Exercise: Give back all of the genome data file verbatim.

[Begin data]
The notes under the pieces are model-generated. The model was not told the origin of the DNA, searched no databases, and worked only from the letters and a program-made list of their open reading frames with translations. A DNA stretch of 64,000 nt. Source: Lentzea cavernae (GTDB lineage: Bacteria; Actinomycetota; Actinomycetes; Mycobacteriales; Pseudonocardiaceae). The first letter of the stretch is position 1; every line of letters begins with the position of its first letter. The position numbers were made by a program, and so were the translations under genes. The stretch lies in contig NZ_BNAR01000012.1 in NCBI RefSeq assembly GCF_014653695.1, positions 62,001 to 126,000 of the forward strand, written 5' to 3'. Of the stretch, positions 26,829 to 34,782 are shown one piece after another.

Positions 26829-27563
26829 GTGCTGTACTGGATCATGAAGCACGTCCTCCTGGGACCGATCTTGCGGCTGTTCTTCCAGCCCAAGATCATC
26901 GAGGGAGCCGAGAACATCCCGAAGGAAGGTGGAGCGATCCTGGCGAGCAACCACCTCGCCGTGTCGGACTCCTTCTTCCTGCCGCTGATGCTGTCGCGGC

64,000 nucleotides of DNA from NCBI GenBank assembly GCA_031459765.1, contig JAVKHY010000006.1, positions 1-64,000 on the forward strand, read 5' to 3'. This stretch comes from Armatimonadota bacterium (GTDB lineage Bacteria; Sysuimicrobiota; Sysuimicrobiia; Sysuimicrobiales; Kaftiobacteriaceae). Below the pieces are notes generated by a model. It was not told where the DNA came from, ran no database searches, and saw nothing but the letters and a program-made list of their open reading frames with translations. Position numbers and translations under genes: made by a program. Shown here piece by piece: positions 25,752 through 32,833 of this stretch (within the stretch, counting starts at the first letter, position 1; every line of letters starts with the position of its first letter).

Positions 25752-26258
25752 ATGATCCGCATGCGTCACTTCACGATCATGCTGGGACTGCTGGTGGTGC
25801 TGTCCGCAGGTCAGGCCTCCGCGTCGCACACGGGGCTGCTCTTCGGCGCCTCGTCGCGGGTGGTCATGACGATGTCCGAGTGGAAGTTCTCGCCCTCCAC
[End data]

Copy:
The notes under the pieces are model-generated. The model was not told the origin of the DNA, searched no databases, and worked only from the letters and a program-made list of their open reading frames with translations. A DNA stretch of 64,000 nt. Source: Lentzea cavernae (GTDB lineage: Bacteria; Actinomycetota; Actinomycetes; Mycobacteriales; Pseudonocardiaceae). The first letter of the stretch is position 1; every line of letters begins with the position of its first letter. The position numbers were made by a program, and so were the translations under genes. The stretch lies in contig NZ_BNAR01000012.1 in NCBI RefSeq assembly GCF_014653695.1, positions 62,001 to 126,000 of the forward strand, written 5' to 3'. Of the stretch, positions 26,829 to 34,782 are shown one piece after another.

Positions 26829-27563
26829 GTGCTGTACTGGATCATGAAGCACGTCCTCCTGGGACCGATCTTGCGGCTGTTCTTCCAGCCCAAGATCATC
26901 GAGGGAGCCGAGAACATCCCGAAGGAAGGTGGAGCGATCCTGGCGAGCAACCACCTCGCCGTGTCGGACTCCTTCTTCCTGCCGCTGATGCTGTCGCGGC

64,000 nucleotides of DNA from NCBI GenBank assembly GCA_031459765.1, contig JAVKHY010000006.1, positions 1-64,000 on the forward strand, read 5' to 3'. This stretch comes from Armatimonadota bacterium (GTDB lineage Bacteria; Sysuimicrobiota; Sysuimicrobiia; Sysuimicrobiales; Kaftiobacteriaceae). Below the pieces are notes generated by a model. It was not told where the DNA came from, ran no database searches, and saw nothing but the letters and a program-made list of their open reading frames with translations. Position numbers and translations under genes: made by a program. Shown here piece by piece: positions 25,752 through 32,833 of this stretch (within the stretch, counting starts at the first letter, position 1; every line of letters starts with the position of its first letter).

Positions 25752-26258
25752 ATGATCCGCATGCGTCACTTCACGATCATGCTGGGACTGCTGGTGGTGC
25801 TGTCCGCAGGTCAGGCCTCCGCGTCGCACACGGGGCTGCTCTTCGGCGCCTCGTCGCGGGTGGTCATGACGATGTCCGAGTGGAAGTTCTCGCCCTCCAC